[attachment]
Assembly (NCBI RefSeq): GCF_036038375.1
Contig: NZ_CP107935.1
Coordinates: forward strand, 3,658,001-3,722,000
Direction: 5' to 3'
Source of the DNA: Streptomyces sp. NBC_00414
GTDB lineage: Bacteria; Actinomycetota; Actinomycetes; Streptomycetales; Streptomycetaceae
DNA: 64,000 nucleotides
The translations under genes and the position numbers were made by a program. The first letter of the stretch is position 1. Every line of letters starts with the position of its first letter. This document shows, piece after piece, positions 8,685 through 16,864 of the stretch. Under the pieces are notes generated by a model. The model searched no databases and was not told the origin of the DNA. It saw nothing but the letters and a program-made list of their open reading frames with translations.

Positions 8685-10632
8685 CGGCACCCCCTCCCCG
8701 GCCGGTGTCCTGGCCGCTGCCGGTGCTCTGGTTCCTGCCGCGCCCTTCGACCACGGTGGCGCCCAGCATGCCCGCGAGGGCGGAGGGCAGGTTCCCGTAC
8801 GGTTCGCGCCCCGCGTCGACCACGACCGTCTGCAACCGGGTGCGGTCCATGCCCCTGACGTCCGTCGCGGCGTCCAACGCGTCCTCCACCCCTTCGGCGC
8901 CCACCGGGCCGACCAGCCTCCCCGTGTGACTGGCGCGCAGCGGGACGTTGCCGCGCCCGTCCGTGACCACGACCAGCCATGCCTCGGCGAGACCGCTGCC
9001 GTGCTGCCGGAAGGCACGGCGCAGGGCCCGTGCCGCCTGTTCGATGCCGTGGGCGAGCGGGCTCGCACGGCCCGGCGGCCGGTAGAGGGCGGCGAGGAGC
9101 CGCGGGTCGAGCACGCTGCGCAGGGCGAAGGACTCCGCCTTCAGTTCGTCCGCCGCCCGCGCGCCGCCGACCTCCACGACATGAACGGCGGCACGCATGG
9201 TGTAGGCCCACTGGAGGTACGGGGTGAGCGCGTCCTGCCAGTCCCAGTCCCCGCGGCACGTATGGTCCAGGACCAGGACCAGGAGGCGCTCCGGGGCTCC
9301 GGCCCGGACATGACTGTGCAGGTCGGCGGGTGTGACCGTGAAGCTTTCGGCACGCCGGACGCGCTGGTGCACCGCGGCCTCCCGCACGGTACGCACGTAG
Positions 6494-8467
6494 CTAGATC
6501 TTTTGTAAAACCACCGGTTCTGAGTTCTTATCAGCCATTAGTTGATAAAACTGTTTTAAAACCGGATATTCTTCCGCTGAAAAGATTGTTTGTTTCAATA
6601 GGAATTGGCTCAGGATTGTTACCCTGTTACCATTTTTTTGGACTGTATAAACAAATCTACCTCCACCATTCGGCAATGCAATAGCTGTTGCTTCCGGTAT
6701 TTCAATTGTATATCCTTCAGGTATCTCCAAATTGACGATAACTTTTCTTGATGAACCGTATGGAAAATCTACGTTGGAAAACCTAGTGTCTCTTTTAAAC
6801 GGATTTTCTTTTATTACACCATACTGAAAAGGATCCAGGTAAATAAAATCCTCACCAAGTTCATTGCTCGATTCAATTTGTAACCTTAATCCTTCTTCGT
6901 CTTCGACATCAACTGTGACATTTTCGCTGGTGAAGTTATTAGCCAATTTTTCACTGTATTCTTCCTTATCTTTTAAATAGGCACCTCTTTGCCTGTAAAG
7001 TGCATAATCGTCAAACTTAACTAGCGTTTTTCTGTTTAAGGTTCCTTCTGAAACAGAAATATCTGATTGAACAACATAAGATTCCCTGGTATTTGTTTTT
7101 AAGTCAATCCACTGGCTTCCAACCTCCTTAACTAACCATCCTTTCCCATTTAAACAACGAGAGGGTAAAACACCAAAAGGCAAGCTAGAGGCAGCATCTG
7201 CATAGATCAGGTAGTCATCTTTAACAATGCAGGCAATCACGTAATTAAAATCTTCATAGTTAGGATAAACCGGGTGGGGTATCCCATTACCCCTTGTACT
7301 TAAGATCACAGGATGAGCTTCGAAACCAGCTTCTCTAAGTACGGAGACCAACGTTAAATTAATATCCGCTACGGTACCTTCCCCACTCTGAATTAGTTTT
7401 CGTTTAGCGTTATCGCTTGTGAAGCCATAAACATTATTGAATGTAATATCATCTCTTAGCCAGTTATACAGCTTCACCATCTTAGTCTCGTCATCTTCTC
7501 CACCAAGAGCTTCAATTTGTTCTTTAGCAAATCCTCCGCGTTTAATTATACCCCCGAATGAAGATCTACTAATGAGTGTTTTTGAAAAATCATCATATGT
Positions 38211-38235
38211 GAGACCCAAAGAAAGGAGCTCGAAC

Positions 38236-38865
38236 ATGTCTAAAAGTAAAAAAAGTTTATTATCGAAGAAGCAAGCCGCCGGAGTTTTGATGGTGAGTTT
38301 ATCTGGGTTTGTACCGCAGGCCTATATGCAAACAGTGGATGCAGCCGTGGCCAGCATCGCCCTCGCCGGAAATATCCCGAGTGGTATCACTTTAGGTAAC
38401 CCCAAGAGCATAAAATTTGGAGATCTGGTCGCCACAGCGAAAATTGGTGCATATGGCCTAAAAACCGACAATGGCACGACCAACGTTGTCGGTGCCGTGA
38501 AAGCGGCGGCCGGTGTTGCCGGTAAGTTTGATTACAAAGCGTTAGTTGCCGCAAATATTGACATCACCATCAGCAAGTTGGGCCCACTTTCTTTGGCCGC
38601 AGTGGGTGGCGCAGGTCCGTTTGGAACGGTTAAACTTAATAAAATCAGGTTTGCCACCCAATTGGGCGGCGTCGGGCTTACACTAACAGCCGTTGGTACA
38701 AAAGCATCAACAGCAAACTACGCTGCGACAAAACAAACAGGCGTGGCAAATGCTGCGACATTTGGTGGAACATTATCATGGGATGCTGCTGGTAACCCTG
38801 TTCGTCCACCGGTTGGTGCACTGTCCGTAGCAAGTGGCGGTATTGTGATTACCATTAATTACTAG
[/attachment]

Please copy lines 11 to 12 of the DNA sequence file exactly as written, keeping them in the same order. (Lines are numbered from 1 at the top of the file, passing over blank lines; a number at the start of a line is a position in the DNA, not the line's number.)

8701 GCCGGTGTCCTGGCCGCTGCCGGTGCTCTGGTTCCTGCCGCGCCCTTCGACCACGGTGGCGCCCAGCATGCCCGCGAGGGCGGAGGGCAGGTTCCCGTAC
8801 GGTTCGCGCCCCGCGTCGACCACGACCGTCTGCAACCGGGTGCGGTCCATGCCCCTGACGTCCGTCGCGGCGTCCAACGCGTCCTCCACCCCTTCGGCGC